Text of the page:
New-look Canterbury shaking up stereotypes

·2-min read

Canterbury fullback Dallin Watene-Zelezniak says stereotypes surrounding the club have to change if they want to make a push for the post season this year.

The Bulldogs scored the second-lowest tries and points in last year's competition and haven't played a finals series since 2016.

The Bulldogs talisman says a new coach in Trent Barrett, as well as new signings for the club, bodes well for the future but it starts with actions around the club first.

"I guess the stereotype around the club has to change and the predictions of where we're going to be and what's going to happen during the year, but I don't mind that," he said.

"Trent has really pushed team culture in training. Everything's high speed, everything's fast, everything's moving all the time and just his knowledge in attack, the things that he brings to our team through those areas has been second to none.

"I feel we're on the right track and I don't want to put too much pressure on any of the boys coming in.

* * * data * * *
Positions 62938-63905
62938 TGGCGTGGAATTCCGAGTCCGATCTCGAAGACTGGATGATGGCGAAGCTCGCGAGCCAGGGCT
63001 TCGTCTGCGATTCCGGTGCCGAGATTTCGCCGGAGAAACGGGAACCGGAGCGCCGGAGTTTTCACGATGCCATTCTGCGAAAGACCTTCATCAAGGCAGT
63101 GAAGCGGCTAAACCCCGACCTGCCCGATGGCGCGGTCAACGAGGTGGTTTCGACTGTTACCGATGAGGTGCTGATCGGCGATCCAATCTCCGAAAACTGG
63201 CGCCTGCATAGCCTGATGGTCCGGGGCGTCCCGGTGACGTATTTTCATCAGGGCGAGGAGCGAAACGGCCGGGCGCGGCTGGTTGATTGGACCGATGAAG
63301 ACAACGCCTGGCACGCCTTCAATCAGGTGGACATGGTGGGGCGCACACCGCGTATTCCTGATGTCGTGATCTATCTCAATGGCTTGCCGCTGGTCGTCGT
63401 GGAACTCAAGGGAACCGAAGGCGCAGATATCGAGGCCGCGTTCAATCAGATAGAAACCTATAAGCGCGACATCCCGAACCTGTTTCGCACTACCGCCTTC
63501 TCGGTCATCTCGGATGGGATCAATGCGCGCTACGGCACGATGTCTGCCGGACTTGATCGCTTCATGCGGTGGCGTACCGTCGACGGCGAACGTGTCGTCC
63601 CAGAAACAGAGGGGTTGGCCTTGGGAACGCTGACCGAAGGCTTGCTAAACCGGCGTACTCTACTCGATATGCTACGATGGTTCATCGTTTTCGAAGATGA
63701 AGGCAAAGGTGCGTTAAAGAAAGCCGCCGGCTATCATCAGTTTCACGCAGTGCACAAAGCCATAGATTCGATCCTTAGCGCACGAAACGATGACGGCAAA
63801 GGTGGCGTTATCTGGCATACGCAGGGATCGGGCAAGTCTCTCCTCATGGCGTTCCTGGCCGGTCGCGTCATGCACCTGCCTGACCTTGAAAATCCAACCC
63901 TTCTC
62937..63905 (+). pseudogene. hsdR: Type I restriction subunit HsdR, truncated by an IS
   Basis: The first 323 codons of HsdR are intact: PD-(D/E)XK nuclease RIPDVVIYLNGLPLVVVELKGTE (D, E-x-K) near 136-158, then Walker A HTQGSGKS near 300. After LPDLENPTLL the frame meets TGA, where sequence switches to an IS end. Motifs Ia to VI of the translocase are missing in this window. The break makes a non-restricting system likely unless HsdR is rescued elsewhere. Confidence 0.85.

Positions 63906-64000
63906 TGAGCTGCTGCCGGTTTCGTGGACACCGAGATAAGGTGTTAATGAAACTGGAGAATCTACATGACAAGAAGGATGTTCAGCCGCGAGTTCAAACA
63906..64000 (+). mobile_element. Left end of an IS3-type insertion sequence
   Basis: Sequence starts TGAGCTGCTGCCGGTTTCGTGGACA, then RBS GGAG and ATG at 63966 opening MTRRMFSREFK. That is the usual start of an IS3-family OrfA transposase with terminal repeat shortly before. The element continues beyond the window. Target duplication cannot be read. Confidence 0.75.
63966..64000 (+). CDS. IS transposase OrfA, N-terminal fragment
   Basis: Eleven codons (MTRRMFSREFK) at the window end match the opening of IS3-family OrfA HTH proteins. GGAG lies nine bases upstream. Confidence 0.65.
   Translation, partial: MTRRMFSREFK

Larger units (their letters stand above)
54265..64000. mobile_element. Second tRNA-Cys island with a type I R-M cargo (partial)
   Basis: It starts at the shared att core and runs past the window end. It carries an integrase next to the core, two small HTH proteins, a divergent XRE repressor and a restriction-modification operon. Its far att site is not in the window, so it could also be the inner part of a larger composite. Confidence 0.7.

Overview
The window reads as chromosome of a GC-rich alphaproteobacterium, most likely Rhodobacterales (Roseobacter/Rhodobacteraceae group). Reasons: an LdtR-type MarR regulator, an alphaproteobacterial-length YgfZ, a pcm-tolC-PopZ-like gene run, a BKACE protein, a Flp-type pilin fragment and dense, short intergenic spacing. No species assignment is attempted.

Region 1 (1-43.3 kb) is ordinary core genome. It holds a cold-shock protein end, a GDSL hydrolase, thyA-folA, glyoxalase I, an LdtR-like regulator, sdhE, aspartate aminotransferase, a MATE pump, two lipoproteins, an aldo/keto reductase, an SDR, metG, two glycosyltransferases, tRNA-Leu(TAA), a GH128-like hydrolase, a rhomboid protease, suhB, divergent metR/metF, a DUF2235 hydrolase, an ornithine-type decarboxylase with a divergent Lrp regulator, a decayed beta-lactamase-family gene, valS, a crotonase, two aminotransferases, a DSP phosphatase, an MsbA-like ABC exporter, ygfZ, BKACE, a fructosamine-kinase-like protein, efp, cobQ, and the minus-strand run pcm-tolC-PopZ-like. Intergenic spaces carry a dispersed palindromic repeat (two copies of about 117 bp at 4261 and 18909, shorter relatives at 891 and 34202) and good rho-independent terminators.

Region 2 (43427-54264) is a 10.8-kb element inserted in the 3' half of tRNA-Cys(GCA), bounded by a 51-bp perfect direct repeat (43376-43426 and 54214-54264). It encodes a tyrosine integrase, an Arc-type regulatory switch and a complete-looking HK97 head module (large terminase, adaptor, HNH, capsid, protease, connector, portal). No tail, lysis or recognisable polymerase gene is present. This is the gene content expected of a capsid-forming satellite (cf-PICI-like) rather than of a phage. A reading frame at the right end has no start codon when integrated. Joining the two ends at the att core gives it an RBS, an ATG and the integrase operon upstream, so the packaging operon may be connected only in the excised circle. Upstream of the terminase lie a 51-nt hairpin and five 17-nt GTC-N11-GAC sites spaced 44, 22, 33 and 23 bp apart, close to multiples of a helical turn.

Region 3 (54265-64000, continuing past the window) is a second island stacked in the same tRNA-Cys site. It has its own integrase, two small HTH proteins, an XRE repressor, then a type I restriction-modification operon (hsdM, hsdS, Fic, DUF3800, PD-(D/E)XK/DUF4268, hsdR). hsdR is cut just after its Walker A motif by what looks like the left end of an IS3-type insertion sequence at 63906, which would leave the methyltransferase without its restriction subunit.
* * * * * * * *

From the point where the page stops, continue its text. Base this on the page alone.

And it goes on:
"If everyone's doing their job and the team is working together then you can win any game, it's just being able to stick to that for 80 minutes."

The Bulldogs have brought in former Roosters halfback Kyle Flanagan, test centre Nick Cotric and former Panther and Warrior, Jack Hetherington.

On top of that, Josh Addo-Carr has inked a four-year deal with the club starting in 2022.

Dallin added mixing with the club's new players in preseason has been seamless.

"They're all really good fellas, I mean I get a long well with anybody, but with these guys in particular it's been good to get to know them and learn their strengths and weaknesses and I guess just have some more characters in the team.

"It's good to have them at the Bulldogs and I look forward to playing alongside them."

Watene-Zelezniak was made captain of the Maori All stars earlier this week, before a blockbuster showdown against the Indigenous All Stars on Saturday night.

He comes from a family of former captains with great grandfather Steve Watene, a former captain of the New Zealand rugby league team, being the first Maori to do so in 1936.

He says it's a great honour to don the jersey of his culture, but never saw himself as a captain before this.

"It is a lot of accountability on myself, so when I do and do say something, I know I have to follow it up.

"The more I learn of my great grandfather I wish that it was a goal of mine as a kid, but I've just been myself and it's just come.

"There aren't many opportunities to get to represent your Indigenous side and I know the boys will be at their best this weekend."